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  1. #21

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    Muddy is correct and gives good advice.

    I do mental exercises whenever my brain goes into 'the dark place'...count, recite the alphabet, sing, imagine sweeping the thoughts and fear away with a broom, replace the images with memories of happy times. It takes practice and gets easier with time.

    Start with baby steps and don't beat yourself up if it takes longer than you want. Keep trying.

    Don't let the fear cause you to make risky decisions... i.e. hiking to exhaustion because you're too afraid to stop and camp.

    Do not peer into the darkness...for any reason. You will see shapes and shadows. (It is a trigger for me).

    Admittedly, my fear never goes away but it is well-managed and doesn't prevent me from backpacking solo, mainly in areas with few other hikers.

  2. #22
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    I like being alone and I like backpacking solo, but I'm also nervous about camping completely alone. I prefer to sleep at least a few miles from town or roads, but in hollering distance of a shelter or group campsite. On my 160 mile AT section hike last year, I always tented near the shelter. I never felt like doing so impeded my sense of peace and solitude, and I appreciated the security. As long as you're hiking in popular areas or during a popular season, I wouldn't worry about being alone at the shelter.

    Of course, if it does happen, for me I think I'd cope best with the situation by having my tent set up, food hung, and water all prepared before dark, so that I wouldn't have to leave the perceived cocoon of safety of my tent during the night. I'd keep a knife and/or bear spray / pepper spray easily accessible and listen to music or podcasts to drown out any forest noises to set my imagination off. At least, that's basically what I used to do when I lived alone in a house out in the countryside, far away from any main roads or neighbors. I established a part of the house as my "safe zone" and would stay there at night instead of wandering around dark rooms where shadows or creaking floorboards might convince me there was an intruder. Silly, perhaps, but it worked to trick myself into feeling comfortable.

  3. #23
    Registered User Venchka's Avatar
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    After reading about the unpleasant events on/near the PCT in Kern County California, I think that I shall double my comfort zone between cell coverage and pavement and my backpacking route. The Thorofare has always looked good on the map.
    Wayne


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  4. #24

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    Take heart from the solo women backpackers who have gone before, like 3 time AT thruhiker Dorothy Laker, world backpacker and traveler Christine Thuermer---see her blog here---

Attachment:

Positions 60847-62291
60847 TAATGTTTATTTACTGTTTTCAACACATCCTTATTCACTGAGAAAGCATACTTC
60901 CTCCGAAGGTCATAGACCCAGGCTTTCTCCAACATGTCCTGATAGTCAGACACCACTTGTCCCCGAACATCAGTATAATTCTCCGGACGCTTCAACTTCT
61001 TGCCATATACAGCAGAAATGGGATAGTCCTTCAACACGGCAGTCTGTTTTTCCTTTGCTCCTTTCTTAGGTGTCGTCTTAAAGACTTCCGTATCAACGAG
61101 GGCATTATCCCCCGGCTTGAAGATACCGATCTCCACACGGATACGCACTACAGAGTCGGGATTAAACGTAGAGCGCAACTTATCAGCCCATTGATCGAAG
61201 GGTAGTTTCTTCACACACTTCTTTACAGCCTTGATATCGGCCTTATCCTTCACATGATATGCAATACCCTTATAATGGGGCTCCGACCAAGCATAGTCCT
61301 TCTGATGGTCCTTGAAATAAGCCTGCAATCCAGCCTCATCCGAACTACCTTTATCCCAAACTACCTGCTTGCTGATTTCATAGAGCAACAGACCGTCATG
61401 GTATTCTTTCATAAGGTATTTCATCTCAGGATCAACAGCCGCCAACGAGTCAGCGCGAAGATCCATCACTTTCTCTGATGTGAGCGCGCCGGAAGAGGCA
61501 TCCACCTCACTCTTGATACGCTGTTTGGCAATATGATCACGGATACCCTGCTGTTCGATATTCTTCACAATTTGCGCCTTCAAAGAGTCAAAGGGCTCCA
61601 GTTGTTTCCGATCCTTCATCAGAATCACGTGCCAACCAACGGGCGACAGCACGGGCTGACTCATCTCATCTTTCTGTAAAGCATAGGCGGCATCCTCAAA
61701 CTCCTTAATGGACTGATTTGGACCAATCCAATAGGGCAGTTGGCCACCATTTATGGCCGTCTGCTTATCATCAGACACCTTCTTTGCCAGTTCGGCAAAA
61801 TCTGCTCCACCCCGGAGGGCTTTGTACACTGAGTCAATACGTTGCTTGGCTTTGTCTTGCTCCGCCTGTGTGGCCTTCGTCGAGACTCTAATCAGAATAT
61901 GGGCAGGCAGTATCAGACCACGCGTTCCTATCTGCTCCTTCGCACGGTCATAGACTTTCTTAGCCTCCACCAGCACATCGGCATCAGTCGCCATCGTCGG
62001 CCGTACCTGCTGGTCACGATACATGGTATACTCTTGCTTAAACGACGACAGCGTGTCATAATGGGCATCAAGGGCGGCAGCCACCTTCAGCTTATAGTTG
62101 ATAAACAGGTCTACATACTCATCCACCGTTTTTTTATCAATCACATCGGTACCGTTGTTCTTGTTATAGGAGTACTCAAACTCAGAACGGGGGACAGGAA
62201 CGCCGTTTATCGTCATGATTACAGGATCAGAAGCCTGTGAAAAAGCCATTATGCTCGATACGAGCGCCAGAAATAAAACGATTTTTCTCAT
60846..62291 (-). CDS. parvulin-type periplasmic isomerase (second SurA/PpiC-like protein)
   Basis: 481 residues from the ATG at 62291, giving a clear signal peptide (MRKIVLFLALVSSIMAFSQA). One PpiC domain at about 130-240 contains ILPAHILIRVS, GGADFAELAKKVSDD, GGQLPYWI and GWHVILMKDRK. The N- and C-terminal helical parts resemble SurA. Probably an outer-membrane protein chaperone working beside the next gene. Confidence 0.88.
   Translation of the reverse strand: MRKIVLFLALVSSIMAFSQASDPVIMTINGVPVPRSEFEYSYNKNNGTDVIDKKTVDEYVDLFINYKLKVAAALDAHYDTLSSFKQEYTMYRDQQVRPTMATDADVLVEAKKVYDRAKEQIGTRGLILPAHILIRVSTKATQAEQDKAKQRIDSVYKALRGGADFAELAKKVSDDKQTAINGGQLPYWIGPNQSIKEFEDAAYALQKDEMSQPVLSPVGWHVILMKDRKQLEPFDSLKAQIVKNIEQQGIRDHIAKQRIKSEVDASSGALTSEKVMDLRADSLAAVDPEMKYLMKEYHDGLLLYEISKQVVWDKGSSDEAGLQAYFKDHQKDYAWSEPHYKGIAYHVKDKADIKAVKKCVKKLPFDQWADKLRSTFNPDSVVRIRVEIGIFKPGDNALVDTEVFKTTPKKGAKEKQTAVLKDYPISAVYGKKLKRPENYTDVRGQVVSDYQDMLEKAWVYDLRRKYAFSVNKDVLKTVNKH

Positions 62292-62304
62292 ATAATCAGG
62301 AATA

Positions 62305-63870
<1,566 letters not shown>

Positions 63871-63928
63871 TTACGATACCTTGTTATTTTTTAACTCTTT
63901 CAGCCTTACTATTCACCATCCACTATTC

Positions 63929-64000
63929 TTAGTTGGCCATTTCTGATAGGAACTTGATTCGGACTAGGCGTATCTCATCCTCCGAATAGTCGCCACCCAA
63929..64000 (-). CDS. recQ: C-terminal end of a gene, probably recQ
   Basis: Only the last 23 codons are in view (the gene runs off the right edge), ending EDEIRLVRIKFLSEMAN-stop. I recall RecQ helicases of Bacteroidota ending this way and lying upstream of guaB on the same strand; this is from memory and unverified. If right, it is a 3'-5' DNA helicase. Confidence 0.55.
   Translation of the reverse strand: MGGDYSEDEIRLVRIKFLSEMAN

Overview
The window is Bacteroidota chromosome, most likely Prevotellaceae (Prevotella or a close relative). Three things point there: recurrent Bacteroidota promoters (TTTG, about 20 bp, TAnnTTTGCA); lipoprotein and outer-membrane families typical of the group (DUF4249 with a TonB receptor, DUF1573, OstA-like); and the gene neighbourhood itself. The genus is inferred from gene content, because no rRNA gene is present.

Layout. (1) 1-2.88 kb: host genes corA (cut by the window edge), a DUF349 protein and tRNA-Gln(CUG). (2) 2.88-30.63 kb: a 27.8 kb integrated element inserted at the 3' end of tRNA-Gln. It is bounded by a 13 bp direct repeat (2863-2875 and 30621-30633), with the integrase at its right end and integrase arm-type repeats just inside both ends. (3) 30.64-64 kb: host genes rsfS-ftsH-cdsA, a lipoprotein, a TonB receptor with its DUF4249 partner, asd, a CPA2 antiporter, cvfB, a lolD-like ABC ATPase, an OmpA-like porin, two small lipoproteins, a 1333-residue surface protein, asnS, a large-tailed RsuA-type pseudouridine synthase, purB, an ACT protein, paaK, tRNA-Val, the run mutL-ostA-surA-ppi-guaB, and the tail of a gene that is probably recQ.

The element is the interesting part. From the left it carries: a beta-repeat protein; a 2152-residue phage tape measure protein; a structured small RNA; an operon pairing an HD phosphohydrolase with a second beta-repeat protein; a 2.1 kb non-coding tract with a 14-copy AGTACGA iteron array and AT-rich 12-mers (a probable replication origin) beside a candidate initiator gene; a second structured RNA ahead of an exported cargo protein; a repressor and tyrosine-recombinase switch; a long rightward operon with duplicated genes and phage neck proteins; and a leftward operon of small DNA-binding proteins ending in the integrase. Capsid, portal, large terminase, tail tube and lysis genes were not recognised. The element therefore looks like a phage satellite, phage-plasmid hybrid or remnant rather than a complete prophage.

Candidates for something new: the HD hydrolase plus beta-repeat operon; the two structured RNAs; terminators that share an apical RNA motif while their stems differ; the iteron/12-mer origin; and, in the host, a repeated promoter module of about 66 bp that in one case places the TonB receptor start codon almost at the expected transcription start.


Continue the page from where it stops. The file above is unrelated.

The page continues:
http://christine-on-big-trip.blogspo...out-me_03.html

    And this is important---

    http://christine-on-big-trip.blogspo...mentality.html

    Here are some of the solo women backpackers I've seen in the last several years---

    Trip 88 032-L.jpg
    Trickster thruhiked the BMT and rests on Whiggs Meadow in TN.

    TRIP 109 080-L.jpg
    Tru also thruhiked the BMT and is climbing up Sycamore Creek trail.

    TRIP 115 266-L.jpg
    TRIP 115 423-L.jpg
    Regina Reiter is a 4 time BMT thruhiker.

    TRIP 141 045-L.jpg
    Here's German Tourist in the Big Frog wilderness.

    Trip 156 277-XL.jpg
    Chantelle pulling a solo backpack up Slickrock Creek.

    TRIP 174 021-XL.jpg
    TRIP 174 597-XL.jpg
    Amy Willow soloed the AT on a thruhike in 2006.

    TRIP 174 419-XL.jpg
    TRIP 174 429-XL.jpg
    Late Start pulled the Mountains to Sea trail as a solo hike.

  5. #25
    Registered User Venchka's Avatar
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    You forgot Heather Anderson.
    Heather began the backpacking season by soloing the Oregon Desert Trail in May. She is currently on the CDT in The Bob. Look it up. 125+ miles between road crossings.
    Heather is the real deal. She hikes the long trails solo and self supported.
    Wayne


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  6. #26

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    Quote Originally Posted by Venchka View Post
    You forgot Heather Anderson.
    Wayne


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    If I saw Heather on the trail I would've put up her pic. But you remind me of another Heather who I met backpacking solo on the MST on Gragg Prong---

    TRIP 157 173.jpg
    Heather Housekeeper pulling her 2nd MST hike.

    Her blog here---

    http://thebotanicalhiker.blogspot.co...=2014-01-01T00

  7. #27

  8. #28
    Registered User Venchka's Avatar
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    I follow Heather Anderson on Instagram. Very low key.